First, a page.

Wednesday, March 28, 2012

Don Walser article in The Rocket, March 1995

[This was published in the late, great Seattle biweekly music publication The Rocket as a preview for a tw0-night stand at The Backstage featuring Don Walser, Butch Hancock, Santiago Jimenez and Tish Hinojosa on March 28-29, 1995.]

By Peter Blackstock

For a well-traveled man of 60 who just recently retired from his day job, Don Walser sure seems a lot like a bright-eyed and bushy-tailed teenager.

He may not quite have that youthful jump in his step as we slowly shuffle back to the office of Babe's, a restaurant in Austin where he and his Pure Texas Band play every Monday night, to do an interview before the gig. But once you get Walser talking, there's no mistaking the sprightly youthfulness in his manner -- from the beaming gleam in his eyes, to the wide-as-a-tractor-trailer grin that splits his double-chinned mug ear-to-ear, to the giddy giggle reminiscent of a juvenile junior-high prankster.

Not to mention some of the company he keeps in Austin. "Are you familiar with the Butthole Surfers, and ol' Jeff Pinkus, who used to play with them?" he says, when I bring up the subject of how he has become a favorite at Emo's, Austin's most popular alternative-rock nightclub. "Well, we were one of their favorite bands, and they always hung out with us when they were in town. And they finally got us down to Emo's to play.

"Oh, and there's another guy that comes out to see us all the time. He usually comes to Jovita's (a Mexican restaurant where Walser and his band play every Tuesday night). He has a group called Ministry. Do you know who I'm talking about?" Al Jourgenson? "Al Jourgenson, yeah, that's the guy. Anyway, I went out to his place one day, just me and my guitar, and we played a little bit. And he showed me his new studio he had. And right on the board, he had a bumper sticker, Pure Texas Band! And he told me, 'Your CD's the first thing we played on this thing!' "

Exactly how or why the Buttholes and Jourgenson became such big fans of someone who plays music so totally different than their own is anyone's guess, unless you simply accept that you don't necessarily have to play classic country music to appreciate it. And it's almost impossible not to appreciate Walser, who has a keen ear for the most revered songs country music has produced since the beginning -- and also a voice to belt it out like probably no one you've ever heard.

At one point during our interview, Walser ely not believe your ears. And how many singers do you know who can make their voice sound more like a steel guitar than a steel guitar does, as Walser demonstrates on the 1949 Stan Jones gem "Cowpoke"?

Playing songs that are half a decade old is an integral part of what Walser and his Pure Texas Band are all about. "My heart's just not into doing Top 40 country," he says. "When I first started singing, I noticed there were a few bands around that would get together and they would learn the up-to-date tunes, and that was all they did. But what you're doing, you're constantly working up new stuff, and then in two weeks or a month or six months, it's plumb gone and forgot about, and you've spent all that time on those old tunes that are no good. And I just decided I wasn't gonna do that."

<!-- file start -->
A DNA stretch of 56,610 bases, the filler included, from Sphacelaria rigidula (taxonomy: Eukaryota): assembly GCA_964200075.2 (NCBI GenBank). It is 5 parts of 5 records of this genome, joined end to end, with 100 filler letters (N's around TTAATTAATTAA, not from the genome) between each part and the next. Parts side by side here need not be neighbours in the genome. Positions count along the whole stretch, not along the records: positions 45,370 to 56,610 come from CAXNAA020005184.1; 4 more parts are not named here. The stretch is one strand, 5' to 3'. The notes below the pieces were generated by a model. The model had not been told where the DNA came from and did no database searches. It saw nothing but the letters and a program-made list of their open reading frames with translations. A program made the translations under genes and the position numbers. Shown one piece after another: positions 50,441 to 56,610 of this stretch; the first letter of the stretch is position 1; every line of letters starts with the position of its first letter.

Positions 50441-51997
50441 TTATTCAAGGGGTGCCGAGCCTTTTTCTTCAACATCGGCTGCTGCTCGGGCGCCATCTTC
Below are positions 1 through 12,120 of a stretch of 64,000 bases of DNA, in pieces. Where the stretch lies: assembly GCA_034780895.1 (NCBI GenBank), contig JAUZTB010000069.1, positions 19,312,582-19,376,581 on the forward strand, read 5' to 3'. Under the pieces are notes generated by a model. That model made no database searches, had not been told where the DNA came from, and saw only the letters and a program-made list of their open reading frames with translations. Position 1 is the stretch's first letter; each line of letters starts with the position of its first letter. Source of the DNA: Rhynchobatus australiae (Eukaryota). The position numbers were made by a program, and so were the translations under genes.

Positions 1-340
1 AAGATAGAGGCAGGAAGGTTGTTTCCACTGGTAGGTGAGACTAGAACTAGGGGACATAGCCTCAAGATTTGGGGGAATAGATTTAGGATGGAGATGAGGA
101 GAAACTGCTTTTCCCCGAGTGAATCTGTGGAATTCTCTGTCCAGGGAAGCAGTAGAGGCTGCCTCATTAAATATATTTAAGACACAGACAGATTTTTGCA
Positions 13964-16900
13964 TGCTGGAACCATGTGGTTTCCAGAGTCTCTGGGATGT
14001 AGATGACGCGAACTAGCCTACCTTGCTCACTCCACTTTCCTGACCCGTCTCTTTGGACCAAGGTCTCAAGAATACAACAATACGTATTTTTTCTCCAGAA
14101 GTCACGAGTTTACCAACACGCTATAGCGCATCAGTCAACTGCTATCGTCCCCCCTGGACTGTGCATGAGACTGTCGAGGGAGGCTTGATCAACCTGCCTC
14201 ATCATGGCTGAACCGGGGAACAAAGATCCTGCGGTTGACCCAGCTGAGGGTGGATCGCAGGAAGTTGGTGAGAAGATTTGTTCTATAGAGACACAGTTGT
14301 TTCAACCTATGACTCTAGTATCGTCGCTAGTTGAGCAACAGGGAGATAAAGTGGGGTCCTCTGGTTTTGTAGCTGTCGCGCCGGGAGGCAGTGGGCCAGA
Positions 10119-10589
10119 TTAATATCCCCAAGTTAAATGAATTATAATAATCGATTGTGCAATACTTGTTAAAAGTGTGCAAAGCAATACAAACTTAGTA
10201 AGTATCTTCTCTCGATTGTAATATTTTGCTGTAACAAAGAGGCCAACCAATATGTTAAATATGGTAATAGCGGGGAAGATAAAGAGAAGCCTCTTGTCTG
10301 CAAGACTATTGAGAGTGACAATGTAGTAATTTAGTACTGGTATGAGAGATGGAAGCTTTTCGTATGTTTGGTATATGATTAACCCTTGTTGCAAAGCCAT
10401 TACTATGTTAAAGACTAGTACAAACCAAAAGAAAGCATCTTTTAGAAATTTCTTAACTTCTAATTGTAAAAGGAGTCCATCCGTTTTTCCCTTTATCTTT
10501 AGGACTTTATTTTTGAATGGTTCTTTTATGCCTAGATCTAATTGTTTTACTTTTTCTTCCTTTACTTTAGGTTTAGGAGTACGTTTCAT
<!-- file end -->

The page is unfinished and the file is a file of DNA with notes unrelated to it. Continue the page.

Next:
Though Rolling Stone from Texas indeed delves significantly into the catalog of classic country music with tunes by the likes of Marty Robbins, Tennessee Ernie Ford, Jimmie Rodgers and Willie Nelson, Walser also wrote or co-wrote five of the songs on the album. Not that you'd really notice much of a difference between the covers and the originals; his own material is heavily rooted in the old sounds he dearly loves, even if it has meant he's never gotten much attention from the Nashville cats.

"I had a pretty good bunch of songs that I thought were good about 20 years ago, so I went to Nashville," he recalls. "And they all really liked what I had, but they all told me one way or another real nicely, that, 'This is great stuff, but we haven't done it in 20 years.' So I told 'em, 'Well, when 20 years comes from now, I'll still be doing it.' And I am, I'm still doing it. I just didn't want to play the games that you have to play. And of course now, I'm tryin' to help a few people keep this old traditional country music alive. It's like a big ol' oak tree out there. If you destroy the roots, it's gonna die, and that's what's happening right now, I think."

Walser's efforts seem to be paying off. Seeing a full house of tattooed, nose-pierced twentysomethings spinning and singing along to his band at Emo's on a Friday night is all one needs to confirm that there is indeed room for his beloved old country music in the hearts of the Alternative Nation, as incongruous as it may seem. Of course, there's also the possibility that the kids may see him as nothing more than an entertaining curiosity, but he's not so sure about that.

A 60-year-old solo traditional country act on a showcase full of rock bands at CMJ might seem strange enough -- but then there was the time a couple years back when Walser actually opened a show for his pals the Buttholes in Austin. "It was our band and the Bad Livers and the Butthole Surfers," he recalled. "And I'll never forget Jeff Pinkus -- I was tellin' him, 'Well, good, I've been wantin' to hear y'all play.' And he said, 'Oh, Don, you don't want to hear this band.' And I said, 'Sure I do!' And he said, 'Naw, you really don't. You need to just go on home!' And I said, 'Naw, I'm gonna stay and listen, man!'

"So I got up there on the side of the stage, and I found out pretty soon why he didn't want me to stay. They had these two screens going at one time, and one screen they had a naked lady gyratin', and then on the other screen, they had a sex change operation goin', changin' a guy into a girl! I know that's why ol' Jeff didn't want me to stay!"

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